This exotic tree species is known as a living fossil as it existed 270 million years ago. Now, the Ginkgo biloba is very much an endangered species, as there are thought to be none growing in the wild.
These trees are diocieous, with different trees having male or female flowers. This specimen is a very good size, being 12m high with a girth of 2.23m and it is female which is rarer than the male.
Males are deliberately selected to eliminate the problems associated with Ginkgo fruit - they are extremely smelly and have been likened to "a sewage works on a hot day"! Fruit production varies from year to year and in September 2007 special trees volunteer, Janet, could find only one, small marble-sized fruit to confirm the sex. As well as its 'fragrant' fruit, the ginko also produces glorious yellow leaves in the autumn.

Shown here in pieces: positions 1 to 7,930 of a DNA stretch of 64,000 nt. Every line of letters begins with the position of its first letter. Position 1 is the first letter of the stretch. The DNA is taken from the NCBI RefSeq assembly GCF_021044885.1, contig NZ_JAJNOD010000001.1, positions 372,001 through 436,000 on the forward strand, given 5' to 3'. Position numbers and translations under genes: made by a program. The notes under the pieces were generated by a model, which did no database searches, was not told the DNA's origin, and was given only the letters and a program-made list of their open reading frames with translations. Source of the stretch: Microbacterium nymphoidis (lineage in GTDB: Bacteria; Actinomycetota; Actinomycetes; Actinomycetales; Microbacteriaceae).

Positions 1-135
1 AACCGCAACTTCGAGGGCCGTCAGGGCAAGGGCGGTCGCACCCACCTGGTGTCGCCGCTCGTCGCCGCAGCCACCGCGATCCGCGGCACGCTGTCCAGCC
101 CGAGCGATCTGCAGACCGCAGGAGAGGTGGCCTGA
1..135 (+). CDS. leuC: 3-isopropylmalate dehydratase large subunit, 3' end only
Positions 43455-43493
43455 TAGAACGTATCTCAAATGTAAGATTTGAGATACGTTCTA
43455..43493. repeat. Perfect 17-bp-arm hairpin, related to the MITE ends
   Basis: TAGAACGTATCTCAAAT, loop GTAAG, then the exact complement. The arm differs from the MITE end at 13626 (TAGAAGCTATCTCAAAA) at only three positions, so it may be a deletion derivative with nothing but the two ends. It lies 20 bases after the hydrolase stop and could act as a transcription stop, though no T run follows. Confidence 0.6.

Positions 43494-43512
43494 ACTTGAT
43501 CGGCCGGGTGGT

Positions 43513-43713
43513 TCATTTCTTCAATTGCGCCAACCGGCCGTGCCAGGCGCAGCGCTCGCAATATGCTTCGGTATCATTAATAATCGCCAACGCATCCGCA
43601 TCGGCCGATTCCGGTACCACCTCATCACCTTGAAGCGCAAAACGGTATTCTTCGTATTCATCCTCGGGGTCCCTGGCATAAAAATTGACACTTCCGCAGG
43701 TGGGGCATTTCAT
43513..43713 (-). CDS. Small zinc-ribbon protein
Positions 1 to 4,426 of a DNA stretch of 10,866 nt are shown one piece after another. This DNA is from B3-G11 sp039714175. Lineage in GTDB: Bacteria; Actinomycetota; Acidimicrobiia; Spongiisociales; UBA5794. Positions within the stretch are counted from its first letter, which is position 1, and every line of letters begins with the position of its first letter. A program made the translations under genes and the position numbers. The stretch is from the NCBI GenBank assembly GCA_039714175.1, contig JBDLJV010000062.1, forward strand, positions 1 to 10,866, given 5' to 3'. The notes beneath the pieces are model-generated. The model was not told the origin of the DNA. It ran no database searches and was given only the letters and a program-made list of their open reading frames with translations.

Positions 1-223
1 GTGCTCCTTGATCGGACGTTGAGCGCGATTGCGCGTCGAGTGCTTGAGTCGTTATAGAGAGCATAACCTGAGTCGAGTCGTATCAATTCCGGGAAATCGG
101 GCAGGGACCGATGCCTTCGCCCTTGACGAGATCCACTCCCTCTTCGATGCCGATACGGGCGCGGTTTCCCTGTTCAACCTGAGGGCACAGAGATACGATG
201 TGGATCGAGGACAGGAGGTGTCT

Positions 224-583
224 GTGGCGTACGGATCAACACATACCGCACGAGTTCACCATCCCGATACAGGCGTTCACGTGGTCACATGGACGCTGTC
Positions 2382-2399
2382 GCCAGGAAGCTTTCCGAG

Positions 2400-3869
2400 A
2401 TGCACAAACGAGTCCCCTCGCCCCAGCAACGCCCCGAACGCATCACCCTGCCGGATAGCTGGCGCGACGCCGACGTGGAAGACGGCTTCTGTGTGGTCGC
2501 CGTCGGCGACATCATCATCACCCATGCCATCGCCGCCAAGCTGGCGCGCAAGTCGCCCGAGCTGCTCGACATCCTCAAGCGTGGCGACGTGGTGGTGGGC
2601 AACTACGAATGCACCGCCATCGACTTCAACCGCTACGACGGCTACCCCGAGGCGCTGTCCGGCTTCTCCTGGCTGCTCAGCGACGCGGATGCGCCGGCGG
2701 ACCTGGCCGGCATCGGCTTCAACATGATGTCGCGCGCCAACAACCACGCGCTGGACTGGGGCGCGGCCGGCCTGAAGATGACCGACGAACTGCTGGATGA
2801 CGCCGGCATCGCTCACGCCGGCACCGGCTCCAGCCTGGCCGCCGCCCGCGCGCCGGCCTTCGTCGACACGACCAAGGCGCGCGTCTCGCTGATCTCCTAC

Female trees can fruit within 50 years but males do not produce flowers for 150 years, so the chances of the fruit on this tree being fertile is very low indeed (unless you know of a male Ginkgo nearby, more than 150 years old).
There are many medicinal uses of this tree. The ginkgo is not mentioned in the Bible so doesn't fit as part of the biblical planting supposedly done in the area - though some say it might actually be the "Tree of Life", it certainly has wicked fruit!
Ginkgos are regarded in Japan as 'the bearers of hope' because four of them, growing within 2km of Hiroshima, not only survived the 1945 atomic bomb but live on. Later re-building has been moulded around them.
Next to the gate at Dalton's Path